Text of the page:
1.4 Crystal Lattices and Unit Cells

You must have noticed that when tiles are placed to cover a floor, a repeated pattern is generated. If after setting tiles on floor we mark a point at same location in all the tiles (e.g. Centre of the tile) and see the marked positions only ignoring the tiles, we obtain a set of points.

This set of points is the scaffolding on which pattern has been developed by placing tiles. This scaffolding is a space lattice on which two-dimensional pattern has been developed by placing structural units on its set of points (i.e. tile in this case). The structural unit is called basis or motif. When motifs are placed on points in space lattice, a pattern is generated. In crystal structure, motif is a molecule, atom or ion.

A space lattice, also called a crystal lattice, is the pattern of points representing the locations of these motifs. In other words, space lattice is an abstract scaffolding for crystal structure. When we place motifs in an identical manner on points of space lattice, we get crystal structure. Figure shows a motif, a two-dimensional lattice and a hypothetical two-dimensional crystal structure obtained by placing motifs in the two-dimensional lattice. Spacial arrangement of lattice points gives rise to different types of lattices. Figure shows arrangement of points in two different lattices.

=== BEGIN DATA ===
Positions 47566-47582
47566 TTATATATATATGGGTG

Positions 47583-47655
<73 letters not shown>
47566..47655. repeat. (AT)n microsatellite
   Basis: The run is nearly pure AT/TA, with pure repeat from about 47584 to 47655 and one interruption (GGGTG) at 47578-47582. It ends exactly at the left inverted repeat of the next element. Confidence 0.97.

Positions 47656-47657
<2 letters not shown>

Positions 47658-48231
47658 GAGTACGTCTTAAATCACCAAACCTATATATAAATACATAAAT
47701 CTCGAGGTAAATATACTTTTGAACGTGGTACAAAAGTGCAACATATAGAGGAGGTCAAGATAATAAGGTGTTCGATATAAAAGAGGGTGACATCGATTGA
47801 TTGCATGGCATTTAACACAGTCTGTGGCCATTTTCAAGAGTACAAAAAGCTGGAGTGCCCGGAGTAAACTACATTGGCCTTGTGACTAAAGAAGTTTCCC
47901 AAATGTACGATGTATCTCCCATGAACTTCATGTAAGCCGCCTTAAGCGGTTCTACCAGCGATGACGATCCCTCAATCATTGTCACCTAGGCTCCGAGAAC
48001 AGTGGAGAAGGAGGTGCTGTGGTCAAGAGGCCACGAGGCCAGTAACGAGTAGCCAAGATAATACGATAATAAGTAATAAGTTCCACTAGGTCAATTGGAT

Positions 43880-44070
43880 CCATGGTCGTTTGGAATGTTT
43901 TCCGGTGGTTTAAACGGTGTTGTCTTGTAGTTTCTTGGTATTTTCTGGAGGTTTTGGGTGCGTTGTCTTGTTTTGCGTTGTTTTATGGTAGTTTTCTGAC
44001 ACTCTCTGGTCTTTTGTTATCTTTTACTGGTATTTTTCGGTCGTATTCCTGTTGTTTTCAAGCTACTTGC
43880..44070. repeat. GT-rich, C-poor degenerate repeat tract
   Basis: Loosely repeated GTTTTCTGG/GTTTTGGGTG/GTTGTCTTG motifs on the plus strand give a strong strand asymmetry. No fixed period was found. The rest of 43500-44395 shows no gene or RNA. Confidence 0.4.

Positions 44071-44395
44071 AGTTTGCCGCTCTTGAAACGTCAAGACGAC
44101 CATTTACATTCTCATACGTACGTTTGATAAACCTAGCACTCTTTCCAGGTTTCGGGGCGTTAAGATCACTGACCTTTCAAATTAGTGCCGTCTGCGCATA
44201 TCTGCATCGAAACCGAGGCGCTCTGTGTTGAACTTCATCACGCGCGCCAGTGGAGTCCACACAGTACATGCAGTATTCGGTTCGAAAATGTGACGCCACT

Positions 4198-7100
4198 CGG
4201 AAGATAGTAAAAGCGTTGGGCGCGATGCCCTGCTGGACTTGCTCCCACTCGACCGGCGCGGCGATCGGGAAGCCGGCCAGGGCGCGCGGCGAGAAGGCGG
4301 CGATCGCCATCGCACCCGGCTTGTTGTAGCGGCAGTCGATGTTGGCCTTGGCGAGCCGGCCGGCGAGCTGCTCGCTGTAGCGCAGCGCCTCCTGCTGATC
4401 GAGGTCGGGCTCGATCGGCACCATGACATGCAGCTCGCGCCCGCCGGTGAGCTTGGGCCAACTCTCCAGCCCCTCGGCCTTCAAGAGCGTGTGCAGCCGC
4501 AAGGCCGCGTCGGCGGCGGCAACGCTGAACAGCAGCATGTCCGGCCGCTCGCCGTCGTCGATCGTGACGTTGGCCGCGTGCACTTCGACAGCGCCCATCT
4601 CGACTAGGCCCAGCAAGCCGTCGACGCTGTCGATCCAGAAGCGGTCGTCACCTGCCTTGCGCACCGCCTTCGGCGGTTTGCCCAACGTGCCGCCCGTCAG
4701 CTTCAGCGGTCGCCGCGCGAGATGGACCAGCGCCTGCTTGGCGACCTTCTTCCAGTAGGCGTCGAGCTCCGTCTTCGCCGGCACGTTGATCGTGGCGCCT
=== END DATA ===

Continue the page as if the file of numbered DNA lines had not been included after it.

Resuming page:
In the case of crystalline solids, space lattice is a three-dimensional array of points. The crystal structure is obtained by associating structural motifs with lattice points.

Each repeated basis or motif has same structure and same spacial orientation as other one in a crystal. The environment of each motif is same throughout the crystal except for on surface. Following are the characteristics of a crystal lattice:

(a) Each point in a lattice is called lattice point or lattice site.

(b) Each point in a crystal lattice represents one constituent particle which may be an atom, a molecule (group of atoms) or an ion.

(c) Lattice points are joined by straight lines to bring out the geometry of the lattice.

We need only a small part of the space lattice of a crystal to spacify crystal completely. This small part is called unit cell. One can choose unit cell in many ways.

Normally that cell is chosen which has perpendicular sides of shortest length and one can construct entire crystal by translational displacement of the unit cell in three dimensions. Figure. shows movement of unit cell of a two-dimensional lattice to construct the entire crystal structure.

Also, unit cells have shapes such that these fill the whole lattice without leaving space between cells. In two dimensions a parallelogram with side of length ‘a’ and ‘b’ and an angle r between these sides is chosen as unit cell. Possible unit cells in two dimensions are shown in figure.

A portion of three-dimensional crystal lattice and its unit cell is shown in Figure. In the three-dimensional crystal structure, unit cell is characterised by:

(i) its dimensions along the three edges a, b and c. These edges may or may not be mutually perpendicular.

(ii) angles between the edges, a (between b and c), b (between a and c) and g (between a and b).

Thus, a unit cell is characterised by six parameters a, b, c, a , b and g. These parameters of a typical unit cell are shown in figure.

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